What is emotional abuse and how can you spot the signs?

What is emotional abuse and how can you spot the signs?

Posted on Jan 18, 2016

Child abuse



There are four types of abuse; neglect, emotional, physical and sexual. It’s important to know the different types so you can spot the signs and report accurately to your safeguarding lead/social services should you suspect that child abuse happening.

The NSPCC estimates for every child identified as needing protection from abuse, another eight are suffering abuse.


The definition of emotional abuse

Emotional abuse, sometimes referred to as psychological abuse, is the persistent emotional maltreatment of a child.

Emotional abuse usually accompanies all other forms of abuse but can also occur on its own.


There are two forms of emotional abuse:



Active abuse is similar to how we think of bullying; when someone intentionally scares or verbally abuses a child.


Passive abuse is similar to how we think of giving someone the cold shoulder. But not only would the child be being ignored, they would be denied love and care.


Possible signs of child neglect

With emotional abuse there isn’t a single sign, but there are some actions and emotions you can look out for. What to look out for depends on the age of the child.


Babies and young children:


  • Lack of confidence/anxiety
  • Overly-affectionate with strangers
  • Lack of closeness with parent
  • Aggression or nastiness towards other children


Older children:


  • Use of language that they should not be aware of at their age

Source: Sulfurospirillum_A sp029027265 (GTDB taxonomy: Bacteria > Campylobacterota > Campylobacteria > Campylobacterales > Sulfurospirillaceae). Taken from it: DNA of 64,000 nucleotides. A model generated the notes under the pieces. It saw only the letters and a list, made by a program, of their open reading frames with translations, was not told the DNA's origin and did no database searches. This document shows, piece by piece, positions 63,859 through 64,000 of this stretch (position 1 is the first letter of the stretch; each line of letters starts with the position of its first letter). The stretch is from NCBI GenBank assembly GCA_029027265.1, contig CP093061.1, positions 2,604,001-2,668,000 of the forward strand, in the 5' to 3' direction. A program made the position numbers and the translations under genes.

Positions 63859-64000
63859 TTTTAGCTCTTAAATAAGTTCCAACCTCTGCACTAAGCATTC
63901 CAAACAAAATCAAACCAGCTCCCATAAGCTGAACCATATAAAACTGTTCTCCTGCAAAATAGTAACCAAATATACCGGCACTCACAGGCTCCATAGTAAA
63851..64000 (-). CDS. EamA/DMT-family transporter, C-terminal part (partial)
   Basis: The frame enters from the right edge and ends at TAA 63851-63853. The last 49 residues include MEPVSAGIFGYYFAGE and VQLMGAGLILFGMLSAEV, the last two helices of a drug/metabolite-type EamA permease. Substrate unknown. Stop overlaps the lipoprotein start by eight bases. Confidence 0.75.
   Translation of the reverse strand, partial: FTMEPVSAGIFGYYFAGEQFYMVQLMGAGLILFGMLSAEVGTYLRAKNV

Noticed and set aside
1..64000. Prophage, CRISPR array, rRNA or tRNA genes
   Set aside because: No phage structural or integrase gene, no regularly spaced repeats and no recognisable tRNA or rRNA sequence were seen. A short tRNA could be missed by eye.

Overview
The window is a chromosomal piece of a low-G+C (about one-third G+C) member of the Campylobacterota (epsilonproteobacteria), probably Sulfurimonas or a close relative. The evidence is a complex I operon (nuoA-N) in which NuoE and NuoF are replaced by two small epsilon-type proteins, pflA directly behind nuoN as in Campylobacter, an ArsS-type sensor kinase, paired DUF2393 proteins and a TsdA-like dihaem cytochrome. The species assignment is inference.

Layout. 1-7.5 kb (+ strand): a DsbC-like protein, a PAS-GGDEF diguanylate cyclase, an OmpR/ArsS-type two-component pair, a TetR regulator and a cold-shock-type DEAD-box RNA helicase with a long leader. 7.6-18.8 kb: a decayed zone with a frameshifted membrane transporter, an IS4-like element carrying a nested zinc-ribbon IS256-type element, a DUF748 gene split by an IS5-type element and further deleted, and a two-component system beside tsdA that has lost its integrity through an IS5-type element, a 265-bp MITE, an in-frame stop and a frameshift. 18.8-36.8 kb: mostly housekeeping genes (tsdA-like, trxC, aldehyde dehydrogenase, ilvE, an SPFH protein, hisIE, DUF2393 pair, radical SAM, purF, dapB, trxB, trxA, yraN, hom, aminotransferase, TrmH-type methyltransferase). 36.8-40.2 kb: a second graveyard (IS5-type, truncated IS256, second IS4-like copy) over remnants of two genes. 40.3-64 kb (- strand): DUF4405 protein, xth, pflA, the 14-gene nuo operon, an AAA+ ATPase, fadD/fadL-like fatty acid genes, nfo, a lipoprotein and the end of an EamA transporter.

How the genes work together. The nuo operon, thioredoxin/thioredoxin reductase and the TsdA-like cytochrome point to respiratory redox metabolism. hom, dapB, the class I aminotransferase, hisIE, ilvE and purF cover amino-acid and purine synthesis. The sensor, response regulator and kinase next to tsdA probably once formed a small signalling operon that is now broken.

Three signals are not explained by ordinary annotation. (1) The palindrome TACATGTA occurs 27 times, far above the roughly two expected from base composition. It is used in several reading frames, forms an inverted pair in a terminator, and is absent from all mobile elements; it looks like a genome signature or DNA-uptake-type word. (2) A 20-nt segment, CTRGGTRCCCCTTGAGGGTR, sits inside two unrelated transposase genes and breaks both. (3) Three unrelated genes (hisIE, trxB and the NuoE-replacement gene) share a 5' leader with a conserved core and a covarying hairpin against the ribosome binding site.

• Extreme outbursts or lack of control over their emotions
  • Apparent isolation from parents
  • Few friends and poor social skills


Remember, there are other types of abuse - emotional, physical and sexual abuse. We will be looking at the signs of these types of abuse in the next couple of weeks.


Don’t forget: The common behaviours of a child who has been/is being abused are;

  • Anxiety or depression
  • Self-harming
  • Thoughts about suicide
  • Obsessive behaviours
  • Aggression
  • Soiled clothing
  • Eating disorders or changes in eating habits
  • Sleeping trouble, nightmares or bed-wetting
  • Risky behaviour, including drugs and alcohol
  • Absence from school
  • Withdrawal or clinginess


Action to take if you suspect child abuse

If you suspect child abuse, don’t ignore it. Report it to your manager/safeguarding lead immediately. If your organisation doesn't have one, consider contacting children’s social care or the police on 999.


At flick we offer affordable child protection training that covers what child abuse is, how it affects child development, what to do and how to react to a disclosure, how to report concerns and what your legal duty and responsibility is as someone who works with children and young people.


Our level 2 accredited child protection course covers key points from:


  • The areas requiring safeguarding action to protect children outlined in section 10 of Inspecting safeguarding in early years, education and skills from September 2015
  • Working together to safeguard children (2015) in England
  • Safeguarding children: working together under the Children Act 2004 in Wales
  • National Guidance for Child Protection in Scotland (2014)
  • Co-operating to safeguarding children (2003) in Northern Ireland
  • Keeping Safe in Education (2015).



Free signs of child abuse - staff posters


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